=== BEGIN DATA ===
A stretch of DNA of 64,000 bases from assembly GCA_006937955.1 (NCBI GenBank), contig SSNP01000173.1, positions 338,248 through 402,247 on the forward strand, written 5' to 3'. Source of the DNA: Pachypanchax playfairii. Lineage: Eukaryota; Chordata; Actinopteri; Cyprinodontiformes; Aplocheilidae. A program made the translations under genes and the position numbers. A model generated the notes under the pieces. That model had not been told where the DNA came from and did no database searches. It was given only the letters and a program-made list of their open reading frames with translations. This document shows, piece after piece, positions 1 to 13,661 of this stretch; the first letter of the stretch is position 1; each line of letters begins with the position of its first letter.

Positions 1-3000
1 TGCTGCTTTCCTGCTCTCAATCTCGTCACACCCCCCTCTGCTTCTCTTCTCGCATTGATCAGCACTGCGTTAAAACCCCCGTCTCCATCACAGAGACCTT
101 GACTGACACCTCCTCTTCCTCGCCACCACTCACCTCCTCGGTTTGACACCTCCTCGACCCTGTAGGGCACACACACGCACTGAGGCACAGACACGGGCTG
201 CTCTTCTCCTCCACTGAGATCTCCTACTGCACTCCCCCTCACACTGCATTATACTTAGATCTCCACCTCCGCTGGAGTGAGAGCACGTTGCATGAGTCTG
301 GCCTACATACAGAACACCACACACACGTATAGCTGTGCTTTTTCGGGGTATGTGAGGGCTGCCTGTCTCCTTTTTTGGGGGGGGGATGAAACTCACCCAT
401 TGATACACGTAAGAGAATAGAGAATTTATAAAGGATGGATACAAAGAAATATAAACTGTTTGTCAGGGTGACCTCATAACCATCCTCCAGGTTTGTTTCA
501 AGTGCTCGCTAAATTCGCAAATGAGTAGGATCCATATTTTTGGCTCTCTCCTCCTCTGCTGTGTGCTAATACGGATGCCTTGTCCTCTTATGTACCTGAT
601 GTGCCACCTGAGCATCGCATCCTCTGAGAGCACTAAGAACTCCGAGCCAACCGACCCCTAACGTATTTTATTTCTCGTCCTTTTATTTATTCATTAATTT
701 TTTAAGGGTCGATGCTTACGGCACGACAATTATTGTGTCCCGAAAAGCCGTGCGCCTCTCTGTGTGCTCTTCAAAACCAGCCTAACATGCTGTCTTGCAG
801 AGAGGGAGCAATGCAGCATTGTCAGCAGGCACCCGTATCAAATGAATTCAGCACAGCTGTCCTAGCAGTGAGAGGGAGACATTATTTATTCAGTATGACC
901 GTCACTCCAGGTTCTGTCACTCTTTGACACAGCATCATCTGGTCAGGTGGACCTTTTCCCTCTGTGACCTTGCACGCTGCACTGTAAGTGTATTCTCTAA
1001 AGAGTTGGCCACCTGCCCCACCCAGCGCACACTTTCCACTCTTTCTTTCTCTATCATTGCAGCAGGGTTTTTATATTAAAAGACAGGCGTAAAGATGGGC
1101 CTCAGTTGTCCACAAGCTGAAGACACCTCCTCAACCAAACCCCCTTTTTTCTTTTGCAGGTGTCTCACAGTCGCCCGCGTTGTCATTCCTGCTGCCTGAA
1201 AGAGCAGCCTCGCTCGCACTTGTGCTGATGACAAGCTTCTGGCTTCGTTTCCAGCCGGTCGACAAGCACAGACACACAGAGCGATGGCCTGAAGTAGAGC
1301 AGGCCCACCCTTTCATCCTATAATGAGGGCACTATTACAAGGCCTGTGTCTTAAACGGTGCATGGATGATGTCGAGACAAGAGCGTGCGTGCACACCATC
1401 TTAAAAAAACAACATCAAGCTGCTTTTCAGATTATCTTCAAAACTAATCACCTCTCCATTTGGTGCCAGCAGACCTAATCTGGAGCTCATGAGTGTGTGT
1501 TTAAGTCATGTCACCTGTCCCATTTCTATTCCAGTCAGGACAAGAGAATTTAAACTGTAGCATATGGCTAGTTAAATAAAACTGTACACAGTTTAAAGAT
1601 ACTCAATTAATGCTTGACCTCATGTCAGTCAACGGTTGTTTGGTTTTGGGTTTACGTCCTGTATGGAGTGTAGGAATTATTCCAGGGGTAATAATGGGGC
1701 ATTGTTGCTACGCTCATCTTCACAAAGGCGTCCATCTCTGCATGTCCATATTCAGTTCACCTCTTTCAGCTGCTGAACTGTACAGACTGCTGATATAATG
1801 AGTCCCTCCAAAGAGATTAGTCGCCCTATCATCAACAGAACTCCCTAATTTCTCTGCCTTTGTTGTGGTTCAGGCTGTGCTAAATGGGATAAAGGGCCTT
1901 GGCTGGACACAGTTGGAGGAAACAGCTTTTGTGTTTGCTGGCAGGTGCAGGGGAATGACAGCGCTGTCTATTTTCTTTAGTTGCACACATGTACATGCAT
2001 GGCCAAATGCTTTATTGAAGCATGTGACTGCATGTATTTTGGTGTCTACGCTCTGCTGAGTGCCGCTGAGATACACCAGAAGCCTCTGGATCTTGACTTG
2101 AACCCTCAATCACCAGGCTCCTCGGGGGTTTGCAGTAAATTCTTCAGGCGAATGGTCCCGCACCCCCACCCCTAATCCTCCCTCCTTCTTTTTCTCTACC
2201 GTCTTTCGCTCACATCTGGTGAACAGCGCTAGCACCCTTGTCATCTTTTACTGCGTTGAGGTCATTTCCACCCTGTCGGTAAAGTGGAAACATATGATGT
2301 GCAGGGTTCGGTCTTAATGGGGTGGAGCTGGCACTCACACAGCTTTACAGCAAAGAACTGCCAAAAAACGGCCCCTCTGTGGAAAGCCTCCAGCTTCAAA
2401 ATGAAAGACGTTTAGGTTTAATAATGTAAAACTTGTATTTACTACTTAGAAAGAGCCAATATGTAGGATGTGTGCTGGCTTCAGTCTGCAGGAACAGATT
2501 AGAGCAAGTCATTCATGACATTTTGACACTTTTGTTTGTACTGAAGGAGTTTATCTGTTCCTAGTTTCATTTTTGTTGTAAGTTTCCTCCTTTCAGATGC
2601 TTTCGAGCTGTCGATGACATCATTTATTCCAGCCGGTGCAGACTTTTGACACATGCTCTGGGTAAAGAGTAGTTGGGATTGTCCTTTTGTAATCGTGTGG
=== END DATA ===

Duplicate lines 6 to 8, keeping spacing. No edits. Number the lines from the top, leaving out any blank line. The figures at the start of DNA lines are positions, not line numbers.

301 GCCTACATACAGAACACCACACACACGTATAGCTGTGCTTTTTCGGGGTATGTGAGGGCTGCCTGTCTCCTTTTTTGGGGGGGGGATGAAACTCACCCAT
401 TGATACACGTAAGAGAATAGAGAATTTATAAAGGATGGATACAAAGAAATATAAACTGTTTGTCAGGGTGACCTCATAACCATCCTCCAGGTTTGTTTCA
501 AGTGCTCGCTAAATTCGCAAATGAGTAGGATCCATATTTTTGGCTCTCTCCTCCTCTGCTGTGTGCTAATACGGATGCCTTGTCCTCTTATGTACCTGAT